The Randolph Caldecott Medal annually recognizes the preceding year's "most distinguished American picture book for children", beginning with 1937 publications. It is awarded to the illustrator by the Association for Library Service to Children (ALSC), a division of the American Library Association (ALA). The Caldecott and Newbery Medals are the most prestigious American children's book awards.
|Awarded for||"the most distinguished American picture book for children"|
|Presented by||Association for Library Service to Children, a division of the American Library Association|
Beside the Caldecott Medal, the committee awards a variable number of citations to worthy runners-up, called the Caldecott Honors or Caldecott Honor Books. The "Honor" was introduced in 1971, but some runners-up had been identified annually and all those runners-up were retroactively named Caldecott Honor Books. The number of Honors or runners-up had always been one to five, and it had been two to four since 1994, until five were named in 2013 and six in 2015. The Honor Books must be a subset of the runners-up on the final ballot, either the leading runners-up on that ballot or the leaders on one further ballot that excludes the winner.
The award is named for Randolph Caldecott, a nineteenth-century English illustrator. Rene Paul Chambellan designed the Medal in 1937. The obverse scene is derived from Randolph Caldecott's front cover illustration for The Diverting History of John Gilpin (Routledge, 1878, an edition of the 1782 poem by William Cowper), which depicts Gilpin astride a runaway horse. The reverse is based on "Four and twenty blackbirds baked in a pie", one of Caldecott's illustrations for the nursery rhyme "Sing a Song of Sixpence".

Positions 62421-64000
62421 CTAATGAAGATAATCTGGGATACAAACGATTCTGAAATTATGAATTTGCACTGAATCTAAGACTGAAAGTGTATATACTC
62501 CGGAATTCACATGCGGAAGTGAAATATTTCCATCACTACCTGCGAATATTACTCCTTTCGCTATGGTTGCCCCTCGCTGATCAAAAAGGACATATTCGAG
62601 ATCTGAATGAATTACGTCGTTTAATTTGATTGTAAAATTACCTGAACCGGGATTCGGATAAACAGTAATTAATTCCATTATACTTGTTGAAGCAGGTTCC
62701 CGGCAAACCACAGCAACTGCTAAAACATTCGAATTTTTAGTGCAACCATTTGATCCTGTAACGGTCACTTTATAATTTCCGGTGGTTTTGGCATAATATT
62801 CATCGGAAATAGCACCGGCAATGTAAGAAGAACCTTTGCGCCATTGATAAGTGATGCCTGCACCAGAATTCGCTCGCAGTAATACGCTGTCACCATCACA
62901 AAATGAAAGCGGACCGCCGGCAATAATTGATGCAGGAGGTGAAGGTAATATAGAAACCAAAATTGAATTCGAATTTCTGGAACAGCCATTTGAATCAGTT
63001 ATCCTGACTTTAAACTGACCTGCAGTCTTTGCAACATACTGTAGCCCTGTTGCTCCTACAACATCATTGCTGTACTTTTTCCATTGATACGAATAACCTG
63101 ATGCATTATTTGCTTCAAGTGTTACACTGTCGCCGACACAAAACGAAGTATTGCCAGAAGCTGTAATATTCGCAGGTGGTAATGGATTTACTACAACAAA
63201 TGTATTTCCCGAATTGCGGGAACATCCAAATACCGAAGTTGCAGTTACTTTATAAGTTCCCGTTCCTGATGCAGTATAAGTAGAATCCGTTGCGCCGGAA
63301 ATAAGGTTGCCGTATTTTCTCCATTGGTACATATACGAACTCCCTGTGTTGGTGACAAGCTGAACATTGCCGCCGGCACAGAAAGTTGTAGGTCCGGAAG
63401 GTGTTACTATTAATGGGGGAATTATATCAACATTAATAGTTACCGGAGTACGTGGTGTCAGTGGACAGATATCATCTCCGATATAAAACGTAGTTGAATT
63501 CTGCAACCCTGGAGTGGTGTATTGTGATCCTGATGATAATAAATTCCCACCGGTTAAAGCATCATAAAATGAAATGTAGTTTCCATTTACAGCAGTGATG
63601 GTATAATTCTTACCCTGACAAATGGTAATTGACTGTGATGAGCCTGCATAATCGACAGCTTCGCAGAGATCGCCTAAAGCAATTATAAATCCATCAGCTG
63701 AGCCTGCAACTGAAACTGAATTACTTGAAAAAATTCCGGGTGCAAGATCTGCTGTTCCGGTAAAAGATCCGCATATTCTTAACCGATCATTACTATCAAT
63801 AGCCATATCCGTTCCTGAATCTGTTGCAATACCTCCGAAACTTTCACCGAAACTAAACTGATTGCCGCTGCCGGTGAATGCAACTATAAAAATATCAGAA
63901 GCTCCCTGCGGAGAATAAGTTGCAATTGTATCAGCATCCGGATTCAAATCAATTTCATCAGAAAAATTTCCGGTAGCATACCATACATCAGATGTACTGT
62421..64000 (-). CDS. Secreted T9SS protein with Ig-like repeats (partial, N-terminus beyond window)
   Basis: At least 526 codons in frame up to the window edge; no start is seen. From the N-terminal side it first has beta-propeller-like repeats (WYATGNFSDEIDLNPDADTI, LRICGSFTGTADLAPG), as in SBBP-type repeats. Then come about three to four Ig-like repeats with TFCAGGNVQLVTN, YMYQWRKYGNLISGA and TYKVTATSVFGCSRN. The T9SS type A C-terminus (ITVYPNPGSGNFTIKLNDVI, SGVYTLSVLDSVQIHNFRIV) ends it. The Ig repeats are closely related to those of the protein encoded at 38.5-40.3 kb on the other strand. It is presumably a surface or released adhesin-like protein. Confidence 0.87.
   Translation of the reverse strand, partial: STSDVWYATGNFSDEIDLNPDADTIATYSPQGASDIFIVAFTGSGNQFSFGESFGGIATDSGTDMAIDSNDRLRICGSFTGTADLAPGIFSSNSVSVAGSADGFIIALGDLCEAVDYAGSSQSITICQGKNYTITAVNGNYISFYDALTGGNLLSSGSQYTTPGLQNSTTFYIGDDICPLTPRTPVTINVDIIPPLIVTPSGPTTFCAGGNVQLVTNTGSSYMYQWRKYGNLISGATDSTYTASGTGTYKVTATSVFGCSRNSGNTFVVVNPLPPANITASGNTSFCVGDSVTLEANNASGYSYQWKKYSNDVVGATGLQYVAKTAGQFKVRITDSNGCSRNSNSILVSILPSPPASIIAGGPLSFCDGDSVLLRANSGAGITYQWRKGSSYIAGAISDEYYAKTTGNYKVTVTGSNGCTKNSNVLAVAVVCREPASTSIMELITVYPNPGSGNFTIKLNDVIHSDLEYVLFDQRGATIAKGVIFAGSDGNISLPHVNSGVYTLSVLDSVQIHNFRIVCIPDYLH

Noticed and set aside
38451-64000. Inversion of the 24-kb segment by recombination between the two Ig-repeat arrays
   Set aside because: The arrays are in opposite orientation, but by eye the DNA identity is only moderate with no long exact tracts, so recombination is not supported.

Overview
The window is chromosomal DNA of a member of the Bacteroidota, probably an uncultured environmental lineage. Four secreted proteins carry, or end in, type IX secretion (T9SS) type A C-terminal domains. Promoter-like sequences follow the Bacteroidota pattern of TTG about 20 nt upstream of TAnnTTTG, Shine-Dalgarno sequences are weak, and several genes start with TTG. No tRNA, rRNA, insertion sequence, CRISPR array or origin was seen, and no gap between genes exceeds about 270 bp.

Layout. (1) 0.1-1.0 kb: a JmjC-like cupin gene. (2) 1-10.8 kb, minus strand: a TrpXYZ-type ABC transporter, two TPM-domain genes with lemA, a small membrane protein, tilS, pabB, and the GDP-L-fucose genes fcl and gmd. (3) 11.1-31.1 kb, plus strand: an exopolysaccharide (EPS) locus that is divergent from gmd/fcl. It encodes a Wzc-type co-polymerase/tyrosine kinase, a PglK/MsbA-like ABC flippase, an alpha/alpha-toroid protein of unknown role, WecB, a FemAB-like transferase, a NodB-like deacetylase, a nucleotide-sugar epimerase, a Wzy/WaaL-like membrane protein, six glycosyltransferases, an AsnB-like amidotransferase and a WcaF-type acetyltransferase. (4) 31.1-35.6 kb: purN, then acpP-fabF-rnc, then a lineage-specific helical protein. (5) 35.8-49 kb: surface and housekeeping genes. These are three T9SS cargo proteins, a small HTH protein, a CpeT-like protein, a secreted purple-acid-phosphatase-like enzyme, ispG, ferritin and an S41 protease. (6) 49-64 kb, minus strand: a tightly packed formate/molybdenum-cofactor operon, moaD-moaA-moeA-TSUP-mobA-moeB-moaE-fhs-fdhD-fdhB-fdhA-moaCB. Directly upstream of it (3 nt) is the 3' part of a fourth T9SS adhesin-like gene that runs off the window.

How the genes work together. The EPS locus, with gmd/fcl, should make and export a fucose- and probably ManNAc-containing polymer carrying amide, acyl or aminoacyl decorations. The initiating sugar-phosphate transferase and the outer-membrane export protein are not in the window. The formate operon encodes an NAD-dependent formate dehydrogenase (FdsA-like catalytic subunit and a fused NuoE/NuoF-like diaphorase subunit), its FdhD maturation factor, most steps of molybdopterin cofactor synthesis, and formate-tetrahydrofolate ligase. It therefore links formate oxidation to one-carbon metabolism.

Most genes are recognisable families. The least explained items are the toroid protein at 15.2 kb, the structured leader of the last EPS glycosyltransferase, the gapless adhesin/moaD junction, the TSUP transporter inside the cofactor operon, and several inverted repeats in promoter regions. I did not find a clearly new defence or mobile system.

Eligibility and criteria
The artist must be a US citizen or resident and the illustrations must be original to the book, which must be published first or simultaneously in the US in English during the preceding year. In December 2019 children's literature expert Leonard S. Marcus suggested that the Caldecott had achieved its mission in the US and the award should be expanded so children's book illustrations from anywhere in the world be considered.
A picture book provides "a visual experience. A picture book has a collective unity of story-line, theme, or concept, developed through the series of pictures" that constitute the book. Picture books for any audience up to age 14 should be considered.
The Medal is "for distinguished illustrations in a picture book and for excellence of pictorial presentation for children". The book must be self-contained, independent of other media for its enjoyment. Components other than illustration should be considered as they bear on effectiveness as a children's picture book.
The committee that decides on the Caldecott Award winner comprises fifteen members. Eight are elected by the entire ALSC membership and seven including the chairperson are appointed by the ALSC President. Many publishers send copies of books to the committee; 2009 members each received more than 700. To help identify possible contenders, the chairperson generally asks for committee members to identify strong contenders each month. In the fall each member of the committee may formally nominate seven books. Publications late in the year should receive equal consideration. As of 2009/2010 each committee member must nominate three and no more books in October, two in November, two in December, and January identification of worthy December publications is solicited.